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Courting change in China's judiciary

By Cao Yin (China Daily)

Updated: 2015-03-04 09:00:02


The nation's legal eagles are assessing a series of far-reaching reforms to the legal system designed to improve the service and allow judges greater independence when hearing cases and reaching verdicts, as Cao Yin reports.

Courting change in China's judiciary

Judges from the Second Circuit Court of China's Supreme People's Court taking the oath when the court was established on Jan 31 in Shenyang, the capital of Liaoning province. The new circuit courts are part of a series of reforms designed to better deal with the workloads of courts across the country. [MU YING/CHINA DAILY]

Four days before the Beijing Intellectual Property Court opened on Nov 6, Jiang Ying was invited to join the new institution as a senior judge.

Although the 47-year-old was happy in her old job, she couldn't resist the opportunity to work at the IP court, which is part of a pilot program to assess the impact of a series of reforms to the judicial system proposed by the central leadership in Oct 2013.

During her 20 years as a judge at the Beijing No 1 Intermediate People's Court, Jiang had heard and ruled on many IP disputes, but she was still nervous and excited when she arrived at her new workplace.

"The IP court is a pilot program to develop new ways of hearing IP-related cases and to explore other areas that may benefit from reform," she said.

The court is testing proposed new national guidelines that will affect the way judges are allocated, and that will allow them to reach verdicts without the need to review every case with senior colleagues, according to Jiang.

The reforms propose that the nation's judicial officers should be split into three groups: Approximately 30 percent will become judges and prosecutors, 50 percent will be classified as legal assistants, and the rest will oversee administration.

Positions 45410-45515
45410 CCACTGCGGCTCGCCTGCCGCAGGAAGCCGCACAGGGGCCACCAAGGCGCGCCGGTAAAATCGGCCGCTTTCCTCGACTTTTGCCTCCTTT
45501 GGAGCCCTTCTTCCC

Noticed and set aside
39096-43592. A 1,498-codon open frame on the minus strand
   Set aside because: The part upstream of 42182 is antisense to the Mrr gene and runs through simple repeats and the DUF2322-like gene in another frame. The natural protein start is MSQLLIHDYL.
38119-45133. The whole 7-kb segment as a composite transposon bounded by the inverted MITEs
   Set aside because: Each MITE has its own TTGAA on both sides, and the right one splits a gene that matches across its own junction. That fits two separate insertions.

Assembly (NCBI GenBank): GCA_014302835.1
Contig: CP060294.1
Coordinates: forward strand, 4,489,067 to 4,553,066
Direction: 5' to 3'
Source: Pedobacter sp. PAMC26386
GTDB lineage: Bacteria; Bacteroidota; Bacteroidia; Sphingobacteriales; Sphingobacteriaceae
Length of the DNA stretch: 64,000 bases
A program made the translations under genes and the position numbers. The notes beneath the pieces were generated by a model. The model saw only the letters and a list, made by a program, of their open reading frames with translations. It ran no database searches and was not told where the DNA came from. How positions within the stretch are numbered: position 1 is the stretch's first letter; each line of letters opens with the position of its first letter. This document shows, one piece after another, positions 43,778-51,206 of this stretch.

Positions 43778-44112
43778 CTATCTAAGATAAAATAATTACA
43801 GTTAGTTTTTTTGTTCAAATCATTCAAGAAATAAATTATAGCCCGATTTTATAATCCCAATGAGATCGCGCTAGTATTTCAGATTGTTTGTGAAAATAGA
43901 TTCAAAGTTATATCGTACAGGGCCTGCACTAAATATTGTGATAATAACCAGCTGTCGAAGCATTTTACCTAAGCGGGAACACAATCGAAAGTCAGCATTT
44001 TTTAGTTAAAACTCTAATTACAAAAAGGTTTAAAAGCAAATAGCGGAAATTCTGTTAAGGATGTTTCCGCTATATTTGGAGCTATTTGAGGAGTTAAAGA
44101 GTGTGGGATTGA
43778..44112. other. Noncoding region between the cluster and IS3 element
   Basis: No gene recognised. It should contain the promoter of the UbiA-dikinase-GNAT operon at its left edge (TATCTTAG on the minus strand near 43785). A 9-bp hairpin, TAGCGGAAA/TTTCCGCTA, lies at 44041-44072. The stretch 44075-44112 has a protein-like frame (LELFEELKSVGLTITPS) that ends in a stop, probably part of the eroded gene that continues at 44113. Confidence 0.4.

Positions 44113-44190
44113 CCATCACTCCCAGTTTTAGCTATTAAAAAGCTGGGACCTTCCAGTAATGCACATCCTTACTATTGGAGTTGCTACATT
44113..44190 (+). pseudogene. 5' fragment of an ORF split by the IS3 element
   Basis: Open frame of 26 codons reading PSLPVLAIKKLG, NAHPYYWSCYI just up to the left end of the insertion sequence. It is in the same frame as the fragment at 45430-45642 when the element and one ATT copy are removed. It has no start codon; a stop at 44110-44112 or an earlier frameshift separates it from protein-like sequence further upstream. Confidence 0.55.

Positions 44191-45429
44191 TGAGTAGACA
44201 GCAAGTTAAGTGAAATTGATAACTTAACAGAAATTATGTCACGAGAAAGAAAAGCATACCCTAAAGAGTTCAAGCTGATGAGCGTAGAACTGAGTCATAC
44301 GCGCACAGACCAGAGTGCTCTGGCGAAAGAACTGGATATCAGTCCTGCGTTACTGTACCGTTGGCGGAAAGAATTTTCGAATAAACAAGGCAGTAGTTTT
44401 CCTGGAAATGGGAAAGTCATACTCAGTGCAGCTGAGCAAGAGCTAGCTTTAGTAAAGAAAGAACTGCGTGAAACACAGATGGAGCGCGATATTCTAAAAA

"In other words, it will be harder to become a judge, and we expect to see an obvious decline in their numbers to publicly indicate that the system is being streamlined to improve efficiency," she said.

The IP court currently employs 25 judges, including three court presidents. A number of younger judges will become assistants when the reform is rolled out nationwide, although the timetable has yet to be finalized.

According to Jiang, some judges in other courts have complained about the allocation system, fearing that their roles will change and they will be prevented from hearing cases.

"Very few of my colleagues in the IP court agree with the critics. Some younger judges, such as those who have worked for less than five years, are quite keen to become legal assistants because they realize they still have a great deal to learn," she said.

The reduction in the number of judges will promote greater professionalism among those hoping to make it to the top tier, and will also improve their ability to form judgments if they do make the grade, she added.

"Moreover, the judges who work here are experts in IP disputes, and they're afraid they won't be allowed to hear them if they are moved elsewhere or their roles are changed, because the reform stipulates that IP cases will only be tackled in the IP court," she added.

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